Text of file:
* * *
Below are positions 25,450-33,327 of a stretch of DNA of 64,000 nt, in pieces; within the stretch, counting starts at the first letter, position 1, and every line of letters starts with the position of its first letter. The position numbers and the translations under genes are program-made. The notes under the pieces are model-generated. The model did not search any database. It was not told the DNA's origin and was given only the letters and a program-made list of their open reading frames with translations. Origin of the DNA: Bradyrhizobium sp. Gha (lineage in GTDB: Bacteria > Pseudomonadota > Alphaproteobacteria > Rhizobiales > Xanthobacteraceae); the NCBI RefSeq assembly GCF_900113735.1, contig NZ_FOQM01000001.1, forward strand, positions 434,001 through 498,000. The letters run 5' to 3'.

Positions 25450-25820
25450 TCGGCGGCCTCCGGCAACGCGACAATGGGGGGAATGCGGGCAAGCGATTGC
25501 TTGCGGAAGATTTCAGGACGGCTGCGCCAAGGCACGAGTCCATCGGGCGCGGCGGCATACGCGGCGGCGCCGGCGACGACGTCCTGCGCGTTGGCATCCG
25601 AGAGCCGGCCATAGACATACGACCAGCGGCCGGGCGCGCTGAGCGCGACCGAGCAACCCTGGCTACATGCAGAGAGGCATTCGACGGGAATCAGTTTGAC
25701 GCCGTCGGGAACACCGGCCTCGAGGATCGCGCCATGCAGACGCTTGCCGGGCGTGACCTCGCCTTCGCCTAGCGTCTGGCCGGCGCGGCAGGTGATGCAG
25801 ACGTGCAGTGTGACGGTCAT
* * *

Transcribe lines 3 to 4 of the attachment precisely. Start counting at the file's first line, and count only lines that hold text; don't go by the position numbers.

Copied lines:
25450 TCGGCGGCCTCCGGCAACGCGACAATGGGGGGAATGCGGGCAAGCGATTGC
25501 TTGCGGAAGATTTCAGGACGGCTGCGCCAAGGCACGAGTCCATCGGGCGCGGCGGCATACGCGGCGGCGCCGGCGACGACGTCCTGCGCGTTGGCATCCG